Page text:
The other day I had a reader of my blog leave a comment to my post on the new CTFC margin rules. My contention is that for the vast majority of traders, the 50:1 leverage cap (2% required margin) for trading the major currencies is more than adequate. The commenter left the following in response:
I’m actually kind of at a disadvantage with 2% margin requirements because that means that I have to have around $18,000 in my account just to be able to buy my 6 standard lots of GBPJPY which I need to be able to do as part of my trading plan. With 1% margin, I only need $9,000. If my trading plan calls for an initial capital of $25,000 plus the cost of entry, I can earn a much bigger percentage return on $34,000, than on $43,000 trading the exact same way. With the new requirements, the initial capital needs to be more and it becomes harder to show superstar returns.
In doing some follow-up I’ve learned that this trader basically looks at the $25,000 initial capital as his cushion against drawdown. He’s back-tested his system and observed it’s only seen anything close to that kind of drawdown a handful of times over 10 years worth of data. It’s good to hear he’s done that sort of testing.
Personally, though, I would take any drawdown seen in testing and double it when looking at capital requirements. That may sound very conservative, and perhaps it is, but I’ve been around the block enough times to know that the market always seems to do something different or more extremely than it ever did before every once in a while.
Now, getting back to the concerns about the impact of the 2% margin requirement vs. 1%, I think there are a couple of points worth making.
First, the rate of return difference will virtually disappear over time. Let’s say the system makes $20k in profits the first year. That’s about 59% on the $34k assumed as starting capital under the 1% margin requirement, 47% on the $43k when using 2% margin. Now say the system makes another $20k the second year. The 1% margin scenario would have $54k to start, so the return would be 37%. The 2% margin scenario would have $63k to start, so the return would be 32%. Notice how the spread between the returns dropped from 12% to 5% in only one year’s time? It will increasingly narrow until it becomes virtually nil – and the higher the rates of return seen each year, the faster the narrowing will take place. In other words, it’s not something I’d be concerned with.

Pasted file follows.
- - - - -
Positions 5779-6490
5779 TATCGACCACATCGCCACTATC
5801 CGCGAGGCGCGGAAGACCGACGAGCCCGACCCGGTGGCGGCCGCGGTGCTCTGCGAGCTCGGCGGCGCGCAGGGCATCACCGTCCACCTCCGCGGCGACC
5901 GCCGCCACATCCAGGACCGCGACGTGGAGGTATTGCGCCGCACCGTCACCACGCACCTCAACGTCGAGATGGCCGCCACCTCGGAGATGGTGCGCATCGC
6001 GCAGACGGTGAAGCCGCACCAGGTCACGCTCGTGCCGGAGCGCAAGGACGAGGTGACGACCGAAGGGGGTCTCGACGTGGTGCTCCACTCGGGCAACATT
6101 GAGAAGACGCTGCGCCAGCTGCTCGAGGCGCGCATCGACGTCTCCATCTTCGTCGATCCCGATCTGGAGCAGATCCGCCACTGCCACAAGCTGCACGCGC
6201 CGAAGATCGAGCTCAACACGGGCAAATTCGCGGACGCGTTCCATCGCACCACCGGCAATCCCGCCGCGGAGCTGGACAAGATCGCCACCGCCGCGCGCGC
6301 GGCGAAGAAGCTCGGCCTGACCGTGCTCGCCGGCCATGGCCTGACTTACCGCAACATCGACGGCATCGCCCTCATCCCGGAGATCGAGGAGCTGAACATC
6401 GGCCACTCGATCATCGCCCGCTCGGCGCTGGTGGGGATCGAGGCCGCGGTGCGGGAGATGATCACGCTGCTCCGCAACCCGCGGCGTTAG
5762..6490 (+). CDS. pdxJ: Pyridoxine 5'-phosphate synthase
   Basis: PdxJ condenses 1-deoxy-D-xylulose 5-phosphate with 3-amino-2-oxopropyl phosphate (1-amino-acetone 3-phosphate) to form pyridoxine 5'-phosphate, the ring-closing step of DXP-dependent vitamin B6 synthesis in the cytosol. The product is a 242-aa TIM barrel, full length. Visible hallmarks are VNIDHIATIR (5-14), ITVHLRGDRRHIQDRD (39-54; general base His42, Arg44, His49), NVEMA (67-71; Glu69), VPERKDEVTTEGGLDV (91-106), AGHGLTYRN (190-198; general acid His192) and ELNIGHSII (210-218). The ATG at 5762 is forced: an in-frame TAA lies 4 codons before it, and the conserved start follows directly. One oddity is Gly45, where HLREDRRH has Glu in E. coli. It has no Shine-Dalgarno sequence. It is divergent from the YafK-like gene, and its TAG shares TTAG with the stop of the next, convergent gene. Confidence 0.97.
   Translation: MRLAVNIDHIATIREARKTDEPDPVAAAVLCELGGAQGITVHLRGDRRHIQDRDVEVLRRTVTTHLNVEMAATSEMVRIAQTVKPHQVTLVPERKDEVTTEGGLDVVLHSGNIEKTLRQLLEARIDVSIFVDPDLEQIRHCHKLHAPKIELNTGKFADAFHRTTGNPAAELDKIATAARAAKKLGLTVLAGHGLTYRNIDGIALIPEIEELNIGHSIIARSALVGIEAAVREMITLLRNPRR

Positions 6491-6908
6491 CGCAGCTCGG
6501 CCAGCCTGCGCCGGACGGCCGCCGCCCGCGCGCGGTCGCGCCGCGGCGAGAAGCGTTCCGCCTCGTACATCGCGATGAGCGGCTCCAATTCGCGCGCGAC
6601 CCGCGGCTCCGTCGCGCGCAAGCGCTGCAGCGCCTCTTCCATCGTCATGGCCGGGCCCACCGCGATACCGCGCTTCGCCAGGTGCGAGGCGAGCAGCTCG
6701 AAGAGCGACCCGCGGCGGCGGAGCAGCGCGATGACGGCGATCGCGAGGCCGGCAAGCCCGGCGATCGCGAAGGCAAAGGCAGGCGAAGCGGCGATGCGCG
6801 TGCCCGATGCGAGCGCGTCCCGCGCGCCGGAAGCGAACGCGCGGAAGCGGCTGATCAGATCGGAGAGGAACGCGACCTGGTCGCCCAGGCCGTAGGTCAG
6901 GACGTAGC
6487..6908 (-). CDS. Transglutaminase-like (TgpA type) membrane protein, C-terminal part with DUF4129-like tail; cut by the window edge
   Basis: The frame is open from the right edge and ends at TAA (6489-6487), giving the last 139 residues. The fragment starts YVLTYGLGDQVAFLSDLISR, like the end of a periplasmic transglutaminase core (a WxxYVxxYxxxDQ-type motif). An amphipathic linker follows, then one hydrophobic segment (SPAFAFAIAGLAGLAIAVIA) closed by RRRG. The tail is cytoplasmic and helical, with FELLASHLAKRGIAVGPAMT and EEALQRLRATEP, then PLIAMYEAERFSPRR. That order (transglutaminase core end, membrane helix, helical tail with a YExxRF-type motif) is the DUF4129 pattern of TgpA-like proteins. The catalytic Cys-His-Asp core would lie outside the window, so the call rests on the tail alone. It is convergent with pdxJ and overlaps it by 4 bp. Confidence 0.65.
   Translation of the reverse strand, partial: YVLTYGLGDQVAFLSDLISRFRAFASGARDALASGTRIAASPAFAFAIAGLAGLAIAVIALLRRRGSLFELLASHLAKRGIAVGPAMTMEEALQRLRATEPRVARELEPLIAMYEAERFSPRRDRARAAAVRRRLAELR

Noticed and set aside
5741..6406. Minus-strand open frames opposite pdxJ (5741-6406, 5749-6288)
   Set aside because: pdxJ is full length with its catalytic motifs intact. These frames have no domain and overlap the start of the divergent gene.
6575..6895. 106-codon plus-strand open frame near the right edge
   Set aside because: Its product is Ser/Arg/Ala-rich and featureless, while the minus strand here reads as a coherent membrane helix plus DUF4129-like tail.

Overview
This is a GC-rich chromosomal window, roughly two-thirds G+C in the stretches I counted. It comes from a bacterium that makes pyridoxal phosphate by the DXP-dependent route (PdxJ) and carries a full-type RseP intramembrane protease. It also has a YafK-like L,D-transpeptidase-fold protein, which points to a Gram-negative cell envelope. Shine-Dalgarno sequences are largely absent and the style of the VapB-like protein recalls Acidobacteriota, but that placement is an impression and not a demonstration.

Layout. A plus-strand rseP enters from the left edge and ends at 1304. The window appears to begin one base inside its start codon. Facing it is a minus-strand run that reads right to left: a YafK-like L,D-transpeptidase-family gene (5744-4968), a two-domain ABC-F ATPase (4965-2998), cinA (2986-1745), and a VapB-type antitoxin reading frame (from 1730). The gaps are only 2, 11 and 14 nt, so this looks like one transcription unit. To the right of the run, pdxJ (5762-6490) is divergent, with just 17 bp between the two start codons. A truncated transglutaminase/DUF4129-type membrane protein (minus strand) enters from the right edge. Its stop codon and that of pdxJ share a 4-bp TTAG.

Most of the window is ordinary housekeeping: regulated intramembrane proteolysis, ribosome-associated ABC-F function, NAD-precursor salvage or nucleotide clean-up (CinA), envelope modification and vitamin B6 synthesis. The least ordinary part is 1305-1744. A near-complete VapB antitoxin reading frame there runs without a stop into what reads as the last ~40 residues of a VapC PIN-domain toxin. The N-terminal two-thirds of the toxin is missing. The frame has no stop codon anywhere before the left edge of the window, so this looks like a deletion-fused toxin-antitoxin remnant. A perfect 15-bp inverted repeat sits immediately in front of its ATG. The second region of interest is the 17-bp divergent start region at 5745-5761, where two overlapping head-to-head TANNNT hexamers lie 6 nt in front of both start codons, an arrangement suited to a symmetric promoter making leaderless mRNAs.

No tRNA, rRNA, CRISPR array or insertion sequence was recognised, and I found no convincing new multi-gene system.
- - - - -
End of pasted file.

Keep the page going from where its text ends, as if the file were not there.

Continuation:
Second, it’s one thing to say you’re comfortable riding out a big drawdown and a whole other thing to actually do it. That’s the sort of thing that’s easy to be rational about when testing, but becomes very emotional when it’s happening in real life. If this trader were to see his whole cushion wiped out by a system drawdown, we’d be talking about more than a 70% loss. Even going with the 2% margin requirement capital base you’re over 50%. That’s a hard thing to deal with for a great many folks. All sorts of questions start arising in one’s head about whether the system is broken.
The last thing I’d toss out there is the question of position sizing. This trader says trades up to 6 full lots of GBP/JPY in a throw, and it looks like a scale in from a starting position of 2 lots. Has he tested the impact of determining his position size relative to his equity base – which may require trading mini lots rather than standard ones – rather than fixed trade sizes? Depending on the system, there can be a major difference in performance. The relative trade sizing tends to lessen the depth of drawdowns because it reduces trade size as equity falls, but that approach can also be slower to recover to recover from drawdowns because of the smaller relative position sizes. Whether that works out for the best or not tends to depend on how drawdowns happen in the system.
Just a few things to think about.
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Be sure to read the full risk disclosure before trading Forex. Please note that Forex trading involves significant risk of loss. It is not suitable for all investors and you should make sure you understand the risks involved before trading. Performance, strategies and charts shown are not necessarily predictive of any particular result. And, as always, past performance is no indication of future results. Investor returns may vary from Trade Leader returns based on slippage, fees, broker spreads, volatility or other market conditions.